OR WAIT 15 SECS
Four questions to consider while choosing an EHR system.
In-house or in the cloud—what’s the right move when it comes to choosing an EHR? As the share of value-based payments steadily increases, 30% of medical groups with more than 11 clinicians plan to replace their EHR, according to a Black Book survey. Ninety-three percent of these groups are seeking cloud-based functionality to support on-demand data access.
But the transition from server to cloud can be daunting. First, there’s the cost of switching from server-based to cloud-based EHR software, including data transfer from one system to another, which can total thousands of dollars. Then there are the strains on operational efficiency that accompany any change in EHR software, such as the time required for staff to get up to speed on a new system. Further, simply understanding what is meant by cloud-based takes diligence.
How can healthcare leaders most effectively weigh cloud-vs.-server options? Here are four questions leaders should consider.
These are two distinct offerings. When leaders don’t understand the difference, they risk getting a solution that is less advanced than what they were seeking.
A web-based solution is housed in the cloud. Access to patient records requires only a web browser and a secure password, which means physicians can access patient information on demand from a mobile device. Updates to software, including security updates, are applied automatically. Web-enabled solutions still require the organization to house at least one application server. Users can view aspects of patient records outside the organization with a secure password, but they must also maintain their server.
Ultimately, the cost of ownership for a cloud-based solution is less than that of a server-based or web-enabled solution because there is no need to install EHR software on each PC.
Minutes count in delivering patient care. Healthcare organizations need to know their staff will be able to access EHR data at any time. When EHR data is stored on the cloud, organizations don’t have to stress about hardware malfunctions, natural disasters, or weather patterns that can crash an onsite server in minutes. However, in investigating a cloud-based solution, it’s important to understand the company’s approach to data backup, disaster prevention and recovery. Make sure data is regularly backed up in a server at a separate location.
Server-based EHRs, on the other hand, don’t require a Wi-Fi connection to support EHR access internally. However, Wi-Fi access is needed for external interfaces, such as within laboratories or pharmacies.
It’s also important to consider the ease with which the EHR solution supports care collaboration. For every one hour spent with patients, physicians typically spend two hours on the EHR, an American Medical Association survey found. Cloud-based solutions enable physicians and staff to seamlessly exchange data among themselves and with other providers. Additionally, leading cloud-based solutions increase charting speed and simplify documentation, boosting efficiency while elevating in-person care.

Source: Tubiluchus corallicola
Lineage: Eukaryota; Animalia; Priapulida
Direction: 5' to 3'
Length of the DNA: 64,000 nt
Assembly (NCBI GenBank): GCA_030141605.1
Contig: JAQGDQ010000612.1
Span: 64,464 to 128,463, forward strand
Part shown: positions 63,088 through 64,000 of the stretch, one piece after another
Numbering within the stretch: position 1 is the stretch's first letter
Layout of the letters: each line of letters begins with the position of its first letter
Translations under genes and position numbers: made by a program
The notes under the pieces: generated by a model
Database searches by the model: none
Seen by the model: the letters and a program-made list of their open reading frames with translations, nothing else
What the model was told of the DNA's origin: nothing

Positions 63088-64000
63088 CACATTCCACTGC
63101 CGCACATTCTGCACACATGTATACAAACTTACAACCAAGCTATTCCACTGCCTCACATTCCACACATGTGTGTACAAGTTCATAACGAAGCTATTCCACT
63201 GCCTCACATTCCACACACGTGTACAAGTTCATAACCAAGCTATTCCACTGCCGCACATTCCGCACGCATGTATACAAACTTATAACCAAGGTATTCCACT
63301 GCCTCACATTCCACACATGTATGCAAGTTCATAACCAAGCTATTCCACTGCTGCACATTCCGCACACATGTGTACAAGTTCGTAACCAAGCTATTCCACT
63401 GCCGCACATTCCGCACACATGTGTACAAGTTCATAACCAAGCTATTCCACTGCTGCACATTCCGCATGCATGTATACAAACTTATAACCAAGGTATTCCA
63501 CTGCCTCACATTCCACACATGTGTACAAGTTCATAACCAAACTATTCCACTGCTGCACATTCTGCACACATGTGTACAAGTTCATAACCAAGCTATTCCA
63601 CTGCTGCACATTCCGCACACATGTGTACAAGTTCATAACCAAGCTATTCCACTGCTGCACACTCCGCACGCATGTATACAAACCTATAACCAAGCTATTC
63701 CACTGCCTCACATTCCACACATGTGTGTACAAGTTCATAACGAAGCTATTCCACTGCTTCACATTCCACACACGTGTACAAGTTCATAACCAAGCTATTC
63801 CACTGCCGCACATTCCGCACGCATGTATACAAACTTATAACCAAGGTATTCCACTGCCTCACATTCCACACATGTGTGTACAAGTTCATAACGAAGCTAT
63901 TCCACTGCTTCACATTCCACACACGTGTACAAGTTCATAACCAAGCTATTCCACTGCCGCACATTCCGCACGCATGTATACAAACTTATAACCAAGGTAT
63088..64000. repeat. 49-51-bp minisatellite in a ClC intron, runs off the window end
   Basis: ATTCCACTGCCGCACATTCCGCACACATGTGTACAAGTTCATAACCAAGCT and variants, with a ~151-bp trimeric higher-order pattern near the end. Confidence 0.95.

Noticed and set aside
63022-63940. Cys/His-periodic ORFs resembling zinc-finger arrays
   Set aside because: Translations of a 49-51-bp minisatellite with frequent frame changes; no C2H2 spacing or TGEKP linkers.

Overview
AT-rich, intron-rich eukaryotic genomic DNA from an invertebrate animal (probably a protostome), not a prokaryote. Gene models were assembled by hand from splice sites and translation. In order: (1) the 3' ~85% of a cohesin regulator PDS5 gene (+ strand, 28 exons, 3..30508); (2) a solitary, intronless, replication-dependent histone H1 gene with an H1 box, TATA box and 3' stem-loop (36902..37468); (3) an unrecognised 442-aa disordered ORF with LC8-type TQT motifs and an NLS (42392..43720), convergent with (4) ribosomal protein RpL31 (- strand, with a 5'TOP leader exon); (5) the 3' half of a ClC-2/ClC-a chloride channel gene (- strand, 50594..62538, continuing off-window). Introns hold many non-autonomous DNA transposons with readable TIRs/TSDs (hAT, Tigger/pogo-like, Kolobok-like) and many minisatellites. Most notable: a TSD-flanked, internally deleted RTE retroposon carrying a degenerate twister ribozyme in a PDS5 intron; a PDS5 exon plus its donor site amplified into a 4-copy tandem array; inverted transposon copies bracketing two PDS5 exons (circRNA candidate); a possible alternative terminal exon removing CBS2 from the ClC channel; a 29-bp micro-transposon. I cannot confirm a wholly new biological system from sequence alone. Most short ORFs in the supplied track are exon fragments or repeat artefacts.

One of the primary differentiators between server-based and cloud-based EHRs is that updates to cloud-based solutions are automatically performed via the SaaS provider. These updates include security patches that can be pushed out immediately when new threats to data security are identified—critical to maintaining HIPAA compliance and protecting the continuity of service. Server-based EHRs, on the other hand, require an organization to invest in IT staff or service providers for maintenance and security updates—an expensive proposition, particularly for small practices.
Cloud solutions also are easily scalable. With cloud-based EHRs, organizations can expand their storage capabilities with a change to their subscription. On-premise EHR servers, meanwhile, can be costly to expand.
The right solution—whether cloud-based or server-based—should be easy to use, with streamlined workflows and easy access to customer service support when challenges arise. Consider forming a team to explore cloud-based and server-based offerings, gaining their insight on the amount of training required to implement the solution. Be sure to gain physician feedback as well as feedback from clinicians and staff. The right solution can reduce staffing costs and expand care capabilities, strengthening the organization’s bottom line.
The demand for cloud-based EHRs that support on-demand access to actionable data is increasing, but the choice between a server-based and cloud-based solution is highly individual, dependent on an organization’s size, needs, the comfort level of physicians and staff in changing their software platform, and cost concerns. Taking the time to carefully investigate your organization’s options will ensure the solution you choose best supports high-quality care, improved efficiency, longer IT lifelines, and reduced expense.
Get the best insights in digital health directly to your inbox.